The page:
Sports is crucial to the growth of children, it is not just playing and unnecessary roughness. While yes, there are valid concerns; that is why we need to engage more in sports in the first place. We need to engage in sports with strict rules and traditions of fair play. We need to temper the flames, so it becomes a flame that gives warmth rather than destroys. 

Many words get thrown around lately. Words like respect, perseverance, humility but many people know nothing of its meaning. Many children today are told that the only decent course open to them is to be a diligent student and go to college. While I won’t deny the truth in that statement, that is not the only truth there is to it. I want you to remember that the next time your kid asks you for his skateboard or do boxing.

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16 thoughts on “Fostering Sports (Why Sports is Important, Especially to Kids)

Add yours

  1. You hit on quite a bit there beyond sports. 🙂

    First, I agree about sports. My only caveat being that sports is a tool, and like any tool it is not good or evil. It’s how it’s used that determines that. I hope things are better there, but here in the U.S. children’s sports is often turned into exactly the opposite of what it should be, with parents either pushing a win at all costs and my child is a superstar mentality OR everyone gets a trophy and we shouldn’t even keep score.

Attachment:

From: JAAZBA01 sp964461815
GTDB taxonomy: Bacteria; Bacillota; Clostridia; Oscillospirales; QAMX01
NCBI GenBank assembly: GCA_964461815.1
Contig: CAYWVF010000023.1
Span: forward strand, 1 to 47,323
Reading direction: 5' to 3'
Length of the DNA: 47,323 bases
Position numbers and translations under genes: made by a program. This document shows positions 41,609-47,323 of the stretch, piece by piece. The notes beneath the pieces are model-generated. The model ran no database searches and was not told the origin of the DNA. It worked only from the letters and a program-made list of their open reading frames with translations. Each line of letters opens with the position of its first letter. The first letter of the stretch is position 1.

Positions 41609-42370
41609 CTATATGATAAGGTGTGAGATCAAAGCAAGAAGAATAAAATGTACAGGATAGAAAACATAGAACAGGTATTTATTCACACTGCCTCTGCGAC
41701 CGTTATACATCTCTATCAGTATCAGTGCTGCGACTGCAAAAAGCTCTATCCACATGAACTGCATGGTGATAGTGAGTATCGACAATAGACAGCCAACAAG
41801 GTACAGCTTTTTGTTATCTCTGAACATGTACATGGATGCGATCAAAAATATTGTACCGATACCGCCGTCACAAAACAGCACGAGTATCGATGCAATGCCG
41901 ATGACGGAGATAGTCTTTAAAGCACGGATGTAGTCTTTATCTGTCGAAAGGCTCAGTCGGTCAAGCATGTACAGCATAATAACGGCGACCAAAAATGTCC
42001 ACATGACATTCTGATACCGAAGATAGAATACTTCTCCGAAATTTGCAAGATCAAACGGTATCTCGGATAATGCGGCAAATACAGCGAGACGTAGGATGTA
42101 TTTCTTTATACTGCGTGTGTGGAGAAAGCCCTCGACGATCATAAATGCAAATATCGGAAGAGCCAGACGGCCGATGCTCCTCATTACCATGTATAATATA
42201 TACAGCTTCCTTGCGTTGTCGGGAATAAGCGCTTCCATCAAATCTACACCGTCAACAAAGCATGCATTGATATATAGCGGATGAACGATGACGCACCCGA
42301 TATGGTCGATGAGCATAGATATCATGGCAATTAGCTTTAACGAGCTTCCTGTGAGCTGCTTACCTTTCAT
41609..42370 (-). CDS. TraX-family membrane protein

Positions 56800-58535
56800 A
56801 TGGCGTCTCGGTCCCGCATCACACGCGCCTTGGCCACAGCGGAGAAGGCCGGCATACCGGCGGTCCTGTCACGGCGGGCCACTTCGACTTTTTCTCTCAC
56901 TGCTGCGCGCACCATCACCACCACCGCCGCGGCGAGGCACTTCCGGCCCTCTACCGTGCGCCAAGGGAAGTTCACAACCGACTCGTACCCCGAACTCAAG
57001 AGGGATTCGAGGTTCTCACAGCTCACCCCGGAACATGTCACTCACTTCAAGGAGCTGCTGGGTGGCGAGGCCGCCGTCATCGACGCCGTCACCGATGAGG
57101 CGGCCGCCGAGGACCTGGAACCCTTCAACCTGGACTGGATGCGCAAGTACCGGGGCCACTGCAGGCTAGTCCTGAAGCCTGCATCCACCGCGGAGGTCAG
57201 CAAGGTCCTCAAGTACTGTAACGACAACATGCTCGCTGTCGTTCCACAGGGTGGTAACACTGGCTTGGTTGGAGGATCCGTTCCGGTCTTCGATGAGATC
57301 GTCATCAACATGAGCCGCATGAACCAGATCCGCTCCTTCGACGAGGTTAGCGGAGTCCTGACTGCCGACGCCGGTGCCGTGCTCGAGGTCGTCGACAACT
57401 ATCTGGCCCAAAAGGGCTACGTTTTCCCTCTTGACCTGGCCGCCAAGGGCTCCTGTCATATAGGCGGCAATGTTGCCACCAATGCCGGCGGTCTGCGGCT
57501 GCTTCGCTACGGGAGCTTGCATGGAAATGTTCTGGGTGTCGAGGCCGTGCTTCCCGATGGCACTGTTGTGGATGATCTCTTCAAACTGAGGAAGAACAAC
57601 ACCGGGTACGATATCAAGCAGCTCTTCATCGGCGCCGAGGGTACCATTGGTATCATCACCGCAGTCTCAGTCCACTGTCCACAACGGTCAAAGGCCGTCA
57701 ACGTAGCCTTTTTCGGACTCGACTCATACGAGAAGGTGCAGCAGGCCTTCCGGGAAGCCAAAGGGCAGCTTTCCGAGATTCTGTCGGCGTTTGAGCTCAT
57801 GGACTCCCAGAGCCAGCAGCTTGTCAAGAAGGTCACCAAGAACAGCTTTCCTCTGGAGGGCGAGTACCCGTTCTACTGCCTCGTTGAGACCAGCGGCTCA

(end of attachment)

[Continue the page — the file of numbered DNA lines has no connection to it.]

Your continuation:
Taught correctly though, sports and any kind of competition teaches growth, work and respect for others… All the tings you mentioned. 🙂

    The social issues: I’ve complained about those for ages in my blog. I finally gave up for my emotional well-being. Sometimes society has to learn the hard way. As somebody who has also studied marital arts, I find the idea that martial arts teaches people to be violent, to be laughable and ignorant. Properly taught, martial arts teaches mastery of one’s self and thus reduces violence.